Twitter Accessibility Bots Are Being Threatened Under Elon Musk’s Ownership

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Twitter Accessibility Bots Are Being Threatened Under Elon Musk’s Ownership

Twitter’s meltdown may be for most of us merely funny or a mild inconvenience, yet for some, it’s terrifying and stressful how tools necessary to stay connected to already hard-fought-for communities are toyed with in the least responsible and flippant ways possible.

Over two months ago, Elon Musk announced an intention to begin charging at least $100 a month for access to Twitter’s API, necessary for bots on Twitter to work. This is a particularly exorbitant fee for those who are basically volunteering their time, energy, skills and in many cases spoons to maintain tools necessary for the use of Twitter to many disabled people, especially the blind and visually impaired.

Hannah Kolbeck, a long-time activist and currently out-of-work web developer due to autistic burnout, already spends $50 a month, covered in part by Patreon donations, just to keep the AltTextUtil bot connected to Google’s Text Extraction Service, ensuring the tool is actually useful to blind folks by accurately extracting text from images posted to Twitter without Alt text.

Things would later turn out to be even worse than initially apparent, as Kolbek eventually shared that the usage of her particular bot, @AltTextUtil, is so high, it would require an Enterprise API access plan which costs $1,300 a month. “[Crowdfunding is] just not something that’s going to work here,” she posted to Twitter on February 13 after over a week of unsuccessful efforts to bring the issue into public awareness. As of late March, it seems the proposed price has catastrophically increased, Kolbek shared on Twitter that it would now cost $42,000 a month.

Musk’s initial announcement sent what remains of Blind Twitter—after already disabling many desktop accessibility apps earlier this year—into a frenzy. This especially impacted fandom folks who remain part of the few relatively consistent blind-accessible fandom communities such as #TwitterOfTime. They’ve been tirelessly pushing #SaveA11yBots with almost zero support from the outside. Kolbek herself, despite trying to reach out to the media, has failed to see any meaningful impact, with which she had very little hope to begin

“I admit that I hold very little hope in Twitter valuing accessibility enough to allow, bots like mine, bots like Caption Clerk, bots like GetAltText, to continue working,” Kolbek told Paste.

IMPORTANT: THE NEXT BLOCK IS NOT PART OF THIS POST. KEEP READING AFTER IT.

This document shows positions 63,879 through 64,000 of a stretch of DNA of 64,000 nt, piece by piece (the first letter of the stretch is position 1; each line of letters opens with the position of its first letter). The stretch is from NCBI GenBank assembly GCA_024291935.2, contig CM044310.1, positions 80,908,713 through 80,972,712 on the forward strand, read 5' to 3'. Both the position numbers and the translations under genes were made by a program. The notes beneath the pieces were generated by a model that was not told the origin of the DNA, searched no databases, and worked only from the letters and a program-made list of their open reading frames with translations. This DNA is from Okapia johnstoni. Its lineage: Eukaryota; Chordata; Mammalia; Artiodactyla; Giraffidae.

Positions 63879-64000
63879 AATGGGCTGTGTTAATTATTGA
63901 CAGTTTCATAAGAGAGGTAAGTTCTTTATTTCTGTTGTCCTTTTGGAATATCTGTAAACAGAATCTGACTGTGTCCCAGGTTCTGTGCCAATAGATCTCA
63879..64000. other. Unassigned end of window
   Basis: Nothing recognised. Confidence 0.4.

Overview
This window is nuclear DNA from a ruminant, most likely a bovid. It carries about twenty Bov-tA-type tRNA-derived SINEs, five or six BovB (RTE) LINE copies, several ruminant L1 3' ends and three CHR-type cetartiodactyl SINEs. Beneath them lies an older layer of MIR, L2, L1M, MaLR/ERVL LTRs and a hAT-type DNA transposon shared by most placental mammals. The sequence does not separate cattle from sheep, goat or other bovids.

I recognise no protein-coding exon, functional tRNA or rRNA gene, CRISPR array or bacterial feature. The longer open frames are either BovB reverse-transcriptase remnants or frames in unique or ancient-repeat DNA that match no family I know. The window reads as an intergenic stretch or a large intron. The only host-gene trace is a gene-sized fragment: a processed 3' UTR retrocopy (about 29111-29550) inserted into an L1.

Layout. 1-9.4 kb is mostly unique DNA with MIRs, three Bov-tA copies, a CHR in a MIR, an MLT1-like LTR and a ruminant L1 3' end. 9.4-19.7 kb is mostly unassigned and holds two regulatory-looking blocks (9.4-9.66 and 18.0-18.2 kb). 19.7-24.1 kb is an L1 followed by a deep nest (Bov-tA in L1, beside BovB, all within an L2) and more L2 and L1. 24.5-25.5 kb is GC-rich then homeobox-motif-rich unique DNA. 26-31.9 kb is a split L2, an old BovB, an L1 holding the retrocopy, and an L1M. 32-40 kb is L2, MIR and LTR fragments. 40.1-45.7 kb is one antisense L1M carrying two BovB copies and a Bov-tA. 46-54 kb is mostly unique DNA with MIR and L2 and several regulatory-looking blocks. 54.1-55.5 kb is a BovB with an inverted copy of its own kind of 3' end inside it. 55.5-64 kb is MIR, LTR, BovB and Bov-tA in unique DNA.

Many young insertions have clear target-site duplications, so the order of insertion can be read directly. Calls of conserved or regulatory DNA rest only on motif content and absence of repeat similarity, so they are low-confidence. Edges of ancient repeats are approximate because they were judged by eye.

It is also worth noting that most Twitter alternatives, such as Mastodon, do not have a mobile app; a must for many casual users of Twitter, especially within fandom communities, disabled and nondisabled folks alike, (yes, blind people not only use iPhones, but also the Twitter mobile app). Twitter alternatives that have a mobile app, such as Hive, lack screenwriter functionality and still do not support alt text at all despite repeated promises that they would. Not-to-mention Hive lacks a PC version which itself greatly limits options for use of third-party accessibility applications.

Twitter was once considered the most accessible online space for the varying needs of the blind, vision impaired and the larger disabled communities. It’s not easy to replace. While many blind users have migrated to Mastodon, others still face an irreplaceable loss.

Meanwhile, Elon Musk backed off from Pepito The Cat, amending that he can provide “light, write-only access” for free. Initially, he only wanted to provide this to verified users, yet the one thing that remained consistent is the “write-only” language, a technicality that would exclude all bots except for the post-x-every-hour accounts. Accessibility bots require not just write-access to the API, but read-access. They need read-access to not just respond to user tags, but also to access images for analysis and extraction.

The initial deadline of February 9 he gave for the new API policy came and went… only later that day he officially announced pushing back the date. Yet again on the second announced date too, he delayed it this time without even giving a new deadline. This limbo, one that was supposed to last “a few days,” remained since the middle of February—over a month!—until just now yet another new one has been set for April 29. Needless to say, it has been, and continues to be, a long and stressful fight to #SaveA11yBots.